In 2021, Pax competed in the Get of Sire class at the world-renowned Dressage at Devon earning a Bronze with a collective mark of 77.15 points to finish behind serial winner KWPN sire Sir Sinclair and the 7-year-old Oldenburg stallion Davos CF and beating out several traditional Warmblood stallions. This was a huge accomplishment for a rare breed and non-traditional Warmblood. You can read the Eurodressage article on his accomplishment here.

We are universally hearing praise from breeders on the outstanding type and temperament of their Pax offspring. Pax has produced several Premium foals in his first year of breeding to outside mares. He has consistently produced correct and quality type with lovely gaits and long legs.

Pax is unique to the North American Knabstrupper breeding pool. Pax is a homozygous fewspot, meaning Pax is homozygous for LP and PATN1 (LP/LP, PATN1/PATN1). Pax offers mare owners the unique ability to genetically produce leopard offspring when bred to a solid-colored mare.

You can find his breeding contract and additional information on our website: https://www.murderhollow.com/paxasgardafpegasus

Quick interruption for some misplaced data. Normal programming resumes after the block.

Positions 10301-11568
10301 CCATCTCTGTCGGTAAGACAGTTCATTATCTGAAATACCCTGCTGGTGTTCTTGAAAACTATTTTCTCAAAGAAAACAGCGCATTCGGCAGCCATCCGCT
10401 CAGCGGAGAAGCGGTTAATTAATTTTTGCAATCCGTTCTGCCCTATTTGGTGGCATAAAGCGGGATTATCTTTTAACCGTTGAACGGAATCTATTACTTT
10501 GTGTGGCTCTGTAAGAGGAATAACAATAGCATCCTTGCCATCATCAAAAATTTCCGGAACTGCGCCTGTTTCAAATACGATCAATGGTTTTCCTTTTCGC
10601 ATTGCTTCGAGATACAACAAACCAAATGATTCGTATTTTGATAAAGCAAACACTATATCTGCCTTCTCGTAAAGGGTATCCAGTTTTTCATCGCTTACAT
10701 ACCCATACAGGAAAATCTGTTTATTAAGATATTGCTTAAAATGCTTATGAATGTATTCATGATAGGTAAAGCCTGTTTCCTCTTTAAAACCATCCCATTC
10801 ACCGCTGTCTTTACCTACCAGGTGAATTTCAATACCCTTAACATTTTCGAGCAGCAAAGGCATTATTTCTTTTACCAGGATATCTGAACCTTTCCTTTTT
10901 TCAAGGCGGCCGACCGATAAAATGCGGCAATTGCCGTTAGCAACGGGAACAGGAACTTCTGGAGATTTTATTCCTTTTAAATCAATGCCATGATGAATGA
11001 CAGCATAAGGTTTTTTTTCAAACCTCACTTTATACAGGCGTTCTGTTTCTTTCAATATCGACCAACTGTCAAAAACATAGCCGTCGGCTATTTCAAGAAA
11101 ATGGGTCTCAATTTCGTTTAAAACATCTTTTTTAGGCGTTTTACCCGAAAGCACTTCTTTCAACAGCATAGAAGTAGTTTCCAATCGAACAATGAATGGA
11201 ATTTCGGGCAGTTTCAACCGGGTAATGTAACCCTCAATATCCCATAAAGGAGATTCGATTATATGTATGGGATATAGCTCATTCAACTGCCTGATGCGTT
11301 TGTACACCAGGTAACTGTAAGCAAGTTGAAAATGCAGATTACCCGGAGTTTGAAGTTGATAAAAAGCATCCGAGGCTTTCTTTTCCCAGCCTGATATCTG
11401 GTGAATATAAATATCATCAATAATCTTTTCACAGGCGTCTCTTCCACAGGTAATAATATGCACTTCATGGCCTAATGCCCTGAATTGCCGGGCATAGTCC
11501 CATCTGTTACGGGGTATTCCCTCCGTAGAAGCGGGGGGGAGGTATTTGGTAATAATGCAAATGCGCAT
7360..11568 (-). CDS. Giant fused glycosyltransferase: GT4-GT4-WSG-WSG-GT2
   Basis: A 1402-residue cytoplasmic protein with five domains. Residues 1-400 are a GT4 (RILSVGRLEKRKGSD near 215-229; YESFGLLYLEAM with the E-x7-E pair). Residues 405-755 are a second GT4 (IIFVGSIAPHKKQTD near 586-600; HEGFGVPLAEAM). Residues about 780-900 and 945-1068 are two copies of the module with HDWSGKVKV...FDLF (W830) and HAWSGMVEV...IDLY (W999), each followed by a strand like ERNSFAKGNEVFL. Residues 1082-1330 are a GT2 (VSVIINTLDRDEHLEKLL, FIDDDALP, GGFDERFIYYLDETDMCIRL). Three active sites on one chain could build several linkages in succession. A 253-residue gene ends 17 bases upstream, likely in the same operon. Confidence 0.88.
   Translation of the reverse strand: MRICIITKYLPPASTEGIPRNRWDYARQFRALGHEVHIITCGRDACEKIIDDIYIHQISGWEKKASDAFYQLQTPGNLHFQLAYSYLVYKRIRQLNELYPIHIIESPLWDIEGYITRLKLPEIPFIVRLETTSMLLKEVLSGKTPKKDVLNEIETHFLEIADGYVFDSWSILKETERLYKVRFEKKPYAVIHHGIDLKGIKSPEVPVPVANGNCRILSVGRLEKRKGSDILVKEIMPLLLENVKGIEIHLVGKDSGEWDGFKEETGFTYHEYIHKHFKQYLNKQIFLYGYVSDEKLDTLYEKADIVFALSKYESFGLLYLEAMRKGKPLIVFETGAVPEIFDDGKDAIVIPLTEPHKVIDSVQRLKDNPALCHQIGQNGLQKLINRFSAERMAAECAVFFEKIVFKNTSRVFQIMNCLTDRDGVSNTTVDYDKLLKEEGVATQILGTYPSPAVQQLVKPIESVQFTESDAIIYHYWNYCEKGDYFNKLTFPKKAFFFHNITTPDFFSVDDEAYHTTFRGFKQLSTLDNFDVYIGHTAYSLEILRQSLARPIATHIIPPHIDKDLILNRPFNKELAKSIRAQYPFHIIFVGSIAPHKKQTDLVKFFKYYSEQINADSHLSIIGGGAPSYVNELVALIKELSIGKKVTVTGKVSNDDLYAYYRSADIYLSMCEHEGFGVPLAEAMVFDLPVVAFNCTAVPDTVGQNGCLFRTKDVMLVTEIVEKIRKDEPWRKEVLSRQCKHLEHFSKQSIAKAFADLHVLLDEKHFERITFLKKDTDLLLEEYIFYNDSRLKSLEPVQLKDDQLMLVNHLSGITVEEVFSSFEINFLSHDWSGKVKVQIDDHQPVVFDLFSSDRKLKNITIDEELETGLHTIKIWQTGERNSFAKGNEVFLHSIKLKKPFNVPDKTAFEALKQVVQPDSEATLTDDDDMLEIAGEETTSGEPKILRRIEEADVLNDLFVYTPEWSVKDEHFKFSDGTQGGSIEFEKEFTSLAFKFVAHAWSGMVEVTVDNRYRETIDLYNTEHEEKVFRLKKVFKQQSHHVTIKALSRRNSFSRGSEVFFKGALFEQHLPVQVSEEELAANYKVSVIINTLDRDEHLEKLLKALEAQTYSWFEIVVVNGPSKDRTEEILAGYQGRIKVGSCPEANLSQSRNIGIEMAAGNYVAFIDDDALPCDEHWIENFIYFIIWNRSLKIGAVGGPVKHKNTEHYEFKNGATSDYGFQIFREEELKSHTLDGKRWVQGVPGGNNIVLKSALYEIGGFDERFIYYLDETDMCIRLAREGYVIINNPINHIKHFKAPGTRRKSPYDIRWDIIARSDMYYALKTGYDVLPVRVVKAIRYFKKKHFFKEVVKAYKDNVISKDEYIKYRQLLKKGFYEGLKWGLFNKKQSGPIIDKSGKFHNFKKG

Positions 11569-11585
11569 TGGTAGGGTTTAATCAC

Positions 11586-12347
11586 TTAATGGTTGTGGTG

You can learn more about our stallions on our website:
https://www.murderhollow.com/knabstrupperstallions

You can also learn more about Pax Asgard af Pegasus on WarmbloodStallionsNA.com.


New and Improved Website

Our Murder Hollow website has been redesigned to include much more detailed information about our breeding program, our stallions & our mares. 

We welcome you to explore the site and give us feedback – we hope to continue to improve the website and provide as much detail to both mare owners and prospective foal owners. 

Foals in utero and Mares for Sale

Murder Hollow has a number of expected 2022 foals that are available in utero, as well as two mares (one Oldenburg and one Holsteiner).

Please visit the Murder Hollow website for details.

Pax Asgard af Pegasus

Pegasus Vom Niehaus-Hof x Ambrosius af Asgard